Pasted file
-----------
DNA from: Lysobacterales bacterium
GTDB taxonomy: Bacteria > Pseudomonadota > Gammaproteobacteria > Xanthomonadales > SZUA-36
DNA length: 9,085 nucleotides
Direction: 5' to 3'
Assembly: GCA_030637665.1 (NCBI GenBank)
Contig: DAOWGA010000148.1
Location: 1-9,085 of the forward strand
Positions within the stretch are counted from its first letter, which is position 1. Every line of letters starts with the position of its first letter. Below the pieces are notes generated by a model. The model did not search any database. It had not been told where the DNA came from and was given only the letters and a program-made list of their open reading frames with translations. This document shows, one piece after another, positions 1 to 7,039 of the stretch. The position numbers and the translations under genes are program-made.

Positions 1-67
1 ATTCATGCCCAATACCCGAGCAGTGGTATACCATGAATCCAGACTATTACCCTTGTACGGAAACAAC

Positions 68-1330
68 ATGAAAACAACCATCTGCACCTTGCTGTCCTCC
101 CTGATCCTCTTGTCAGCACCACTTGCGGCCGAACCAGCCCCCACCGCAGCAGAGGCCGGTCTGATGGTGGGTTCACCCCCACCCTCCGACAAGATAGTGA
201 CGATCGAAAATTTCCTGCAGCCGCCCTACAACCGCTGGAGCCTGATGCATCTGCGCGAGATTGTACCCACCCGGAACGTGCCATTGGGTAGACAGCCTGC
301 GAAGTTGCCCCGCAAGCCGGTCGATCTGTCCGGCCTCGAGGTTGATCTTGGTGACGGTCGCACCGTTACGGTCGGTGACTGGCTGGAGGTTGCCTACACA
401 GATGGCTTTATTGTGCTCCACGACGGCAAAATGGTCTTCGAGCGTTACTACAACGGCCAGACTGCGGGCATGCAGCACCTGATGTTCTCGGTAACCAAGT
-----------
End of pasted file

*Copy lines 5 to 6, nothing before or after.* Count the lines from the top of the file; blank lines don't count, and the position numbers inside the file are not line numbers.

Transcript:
Assembly: GCA_030637665.1 (NCBI GenBank)
Contig: DAOWGA010000148.1